HEALTH

NJ Received $59M from Pharmaceutical, Medical Device Industry in 2015

By Andrew Schmertz
Correspondent

It comes as no surprise that hospitals and doctors receive money from the pharmaceutical and medical device industry. But thanks to a relatively new law, we now know how much.

According to data collected by the federal government, the industry handed out nearly $59 million in New Jersey in 2015.

Dr. Brian Strom is the chancellor of biomedical and health sciences at Rutgers. He credits the new rules — part of the Affordable Care Act — for improving transparency.

“There are lots of payments that are made by industry to physicians, to hospitals and to other organizations. And the idea is to let the public see what they are,” Strom said.

According to the report by the U.S. Centers for Medicare and Medicaid Services, 23,000 doctors and health care professionals in New Jersey received payments ranging from as little as a penny to more than $4 million.

“I don’t think the expenditure of money per say is of concern, I think it’s the reason to begin a conversation,” Strom said.

The New Jersey hospitals that received the most? Hackensack University Medical Center earned nearly $792,000. Morristown Medical Center received $550,000. And St. Joseph’s Regional Medical Center got $284,000.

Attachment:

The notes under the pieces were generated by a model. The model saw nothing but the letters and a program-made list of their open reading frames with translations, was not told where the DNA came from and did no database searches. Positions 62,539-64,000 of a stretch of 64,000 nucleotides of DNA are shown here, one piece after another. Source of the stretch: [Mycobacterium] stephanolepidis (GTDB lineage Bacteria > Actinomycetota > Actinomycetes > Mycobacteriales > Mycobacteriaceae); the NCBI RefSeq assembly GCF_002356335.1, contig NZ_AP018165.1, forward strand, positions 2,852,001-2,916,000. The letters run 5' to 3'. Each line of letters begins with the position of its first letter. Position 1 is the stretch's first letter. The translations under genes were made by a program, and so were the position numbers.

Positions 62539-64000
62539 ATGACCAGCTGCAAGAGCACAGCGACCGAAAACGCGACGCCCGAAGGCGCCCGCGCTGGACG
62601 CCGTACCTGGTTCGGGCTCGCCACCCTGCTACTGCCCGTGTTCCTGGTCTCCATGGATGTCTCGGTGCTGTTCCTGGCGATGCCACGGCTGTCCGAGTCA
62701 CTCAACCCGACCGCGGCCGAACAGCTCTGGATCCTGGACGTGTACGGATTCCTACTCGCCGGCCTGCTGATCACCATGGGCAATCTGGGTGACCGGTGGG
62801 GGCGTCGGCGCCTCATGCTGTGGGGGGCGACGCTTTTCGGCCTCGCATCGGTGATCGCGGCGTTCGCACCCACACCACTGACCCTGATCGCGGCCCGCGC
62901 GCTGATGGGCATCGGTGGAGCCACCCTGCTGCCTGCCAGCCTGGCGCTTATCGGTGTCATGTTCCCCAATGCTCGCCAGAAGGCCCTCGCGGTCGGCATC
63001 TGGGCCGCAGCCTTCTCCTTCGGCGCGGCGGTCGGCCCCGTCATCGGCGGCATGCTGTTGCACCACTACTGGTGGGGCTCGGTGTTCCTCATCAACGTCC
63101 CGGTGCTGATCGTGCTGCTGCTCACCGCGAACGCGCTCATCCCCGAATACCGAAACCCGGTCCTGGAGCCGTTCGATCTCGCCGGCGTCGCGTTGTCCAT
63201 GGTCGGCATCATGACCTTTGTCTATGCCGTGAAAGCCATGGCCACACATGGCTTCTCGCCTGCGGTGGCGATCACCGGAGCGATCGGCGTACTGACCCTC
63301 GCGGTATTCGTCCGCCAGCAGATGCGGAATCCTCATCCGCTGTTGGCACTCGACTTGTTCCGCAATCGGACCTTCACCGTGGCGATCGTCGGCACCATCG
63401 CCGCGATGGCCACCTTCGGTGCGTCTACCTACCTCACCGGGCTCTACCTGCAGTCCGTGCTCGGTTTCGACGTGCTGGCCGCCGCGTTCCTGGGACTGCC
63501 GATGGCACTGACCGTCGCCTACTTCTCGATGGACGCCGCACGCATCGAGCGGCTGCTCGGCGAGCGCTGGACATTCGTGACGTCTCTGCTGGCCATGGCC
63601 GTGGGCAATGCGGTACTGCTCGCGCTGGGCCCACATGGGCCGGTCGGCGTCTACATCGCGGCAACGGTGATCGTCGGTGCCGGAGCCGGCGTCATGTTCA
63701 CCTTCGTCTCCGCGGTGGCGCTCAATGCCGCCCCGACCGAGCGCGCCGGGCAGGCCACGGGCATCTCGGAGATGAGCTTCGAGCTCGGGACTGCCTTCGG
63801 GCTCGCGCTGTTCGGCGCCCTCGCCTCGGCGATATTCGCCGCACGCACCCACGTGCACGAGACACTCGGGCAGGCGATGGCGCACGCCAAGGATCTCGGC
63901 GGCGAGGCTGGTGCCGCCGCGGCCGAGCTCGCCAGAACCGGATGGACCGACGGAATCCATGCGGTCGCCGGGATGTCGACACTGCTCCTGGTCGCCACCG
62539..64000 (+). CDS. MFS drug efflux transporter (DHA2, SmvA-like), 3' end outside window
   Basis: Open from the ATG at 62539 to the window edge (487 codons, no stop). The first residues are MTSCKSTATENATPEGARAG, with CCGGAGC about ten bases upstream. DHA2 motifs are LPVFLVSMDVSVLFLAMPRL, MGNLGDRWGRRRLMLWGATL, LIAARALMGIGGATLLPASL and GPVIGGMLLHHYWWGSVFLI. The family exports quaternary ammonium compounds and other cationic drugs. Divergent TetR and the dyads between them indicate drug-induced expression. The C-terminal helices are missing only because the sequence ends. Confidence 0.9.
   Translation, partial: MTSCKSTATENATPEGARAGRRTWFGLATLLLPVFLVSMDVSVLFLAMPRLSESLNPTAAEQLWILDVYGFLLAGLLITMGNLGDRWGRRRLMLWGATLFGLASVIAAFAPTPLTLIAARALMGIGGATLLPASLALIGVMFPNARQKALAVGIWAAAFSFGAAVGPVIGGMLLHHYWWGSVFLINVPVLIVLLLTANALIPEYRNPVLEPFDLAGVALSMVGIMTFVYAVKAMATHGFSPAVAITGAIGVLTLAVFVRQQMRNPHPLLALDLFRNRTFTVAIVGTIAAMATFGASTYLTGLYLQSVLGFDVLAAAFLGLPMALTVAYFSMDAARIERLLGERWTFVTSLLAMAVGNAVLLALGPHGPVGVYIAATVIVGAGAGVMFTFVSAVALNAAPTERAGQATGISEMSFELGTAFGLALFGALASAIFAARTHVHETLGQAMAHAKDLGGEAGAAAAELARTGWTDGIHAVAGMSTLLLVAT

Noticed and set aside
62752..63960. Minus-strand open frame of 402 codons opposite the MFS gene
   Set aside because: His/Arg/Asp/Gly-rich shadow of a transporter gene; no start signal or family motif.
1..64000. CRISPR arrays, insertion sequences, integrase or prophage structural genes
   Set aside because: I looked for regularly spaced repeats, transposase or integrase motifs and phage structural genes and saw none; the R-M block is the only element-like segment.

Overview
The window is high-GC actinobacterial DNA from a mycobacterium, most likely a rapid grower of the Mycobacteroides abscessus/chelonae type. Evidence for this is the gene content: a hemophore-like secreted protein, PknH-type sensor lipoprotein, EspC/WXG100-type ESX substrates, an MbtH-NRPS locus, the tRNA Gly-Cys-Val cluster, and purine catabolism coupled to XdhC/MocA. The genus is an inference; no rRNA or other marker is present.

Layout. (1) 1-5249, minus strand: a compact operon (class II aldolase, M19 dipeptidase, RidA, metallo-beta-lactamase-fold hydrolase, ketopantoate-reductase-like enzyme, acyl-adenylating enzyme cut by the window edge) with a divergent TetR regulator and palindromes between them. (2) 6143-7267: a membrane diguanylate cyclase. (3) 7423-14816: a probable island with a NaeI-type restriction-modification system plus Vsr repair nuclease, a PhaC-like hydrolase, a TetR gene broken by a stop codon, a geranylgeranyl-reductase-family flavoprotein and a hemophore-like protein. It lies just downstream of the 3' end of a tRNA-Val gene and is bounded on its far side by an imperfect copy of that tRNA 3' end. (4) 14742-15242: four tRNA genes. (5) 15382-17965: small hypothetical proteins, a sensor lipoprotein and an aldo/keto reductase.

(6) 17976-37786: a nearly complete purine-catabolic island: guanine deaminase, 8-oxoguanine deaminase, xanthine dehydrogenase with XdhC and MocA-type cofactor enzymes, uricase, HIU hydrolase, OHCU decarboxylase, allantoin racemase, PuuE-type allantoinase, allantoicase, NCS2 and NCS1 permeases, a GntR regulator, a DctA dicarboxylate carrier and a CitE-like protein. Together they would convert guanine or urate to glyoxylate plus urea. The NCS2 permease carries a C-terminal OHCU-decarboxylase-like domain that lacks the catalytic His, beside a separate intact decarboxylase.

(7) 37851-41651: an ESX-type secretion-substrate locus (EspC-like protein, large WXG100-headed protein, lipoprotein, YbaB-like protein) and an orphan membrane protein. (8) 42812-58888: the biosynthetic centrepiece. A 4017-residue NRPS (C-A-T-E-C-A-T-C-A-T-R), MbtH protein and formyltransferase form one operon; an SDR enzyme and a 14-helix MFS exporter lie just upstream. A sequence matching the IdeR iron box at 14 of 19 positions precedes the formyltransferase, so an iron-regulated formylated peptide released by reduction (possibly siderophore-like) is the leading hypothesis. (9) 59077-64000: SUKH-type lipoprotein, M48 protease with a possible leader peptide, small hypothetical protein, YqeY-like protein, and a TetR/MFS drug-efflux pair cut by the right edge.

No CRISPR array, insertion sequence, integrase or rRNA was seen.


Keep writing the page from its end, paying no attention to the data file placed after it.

Among the companies that have given money in New Jersey — Intuitive Surgical, which is known for making robotics; New Jersey-based Novartis Pharmaceuticals; and Gilead Sciences.

There’s no accusation that any of the payments are improper.

But health care consumer advocates say these payments lead to higher health care costs.

“Transparency without any action on the back end is useless,” said New Jersey Citizen Action Health Care Organizer India Hayes Larrier. “What we would like to see the action be is that people who are doing this sort of spending, the people who are recipients of this sort of spending would be held accountable. That you must show where this benefits the consumer and does not increase their costs.”

So what do you as a health consumer do with this information? Well the basic advice: ask questions. If your doctor prescribes a drug, tests or procedures, ask your doctor if there is any financial interest in companies related to any of those.

“My wife a few years ago had a hip replacement. One of the questions we asked her surgeon was ‘Are you getting money from that manufacturer?’ The physician’s job is to look at what’s in the best interest for you personally. If they’re doing something because it’s not in their interest, that’s important for you to know as a patient,” Strom said.

The New Jersey Hospital Association doesn’t disagree but told us in a statement, “Collaboration between physicians, teaching hospitals and drug companies are important in developing life-saving drugs and devices and sometimes that collaborative work involves funding to perform clinical trials or other research. We understand and appreciate the importance of transparency in those matters.”

This is the third year the government has collected the data. Nationwide, a total of $7.5 billion were paid by the industry.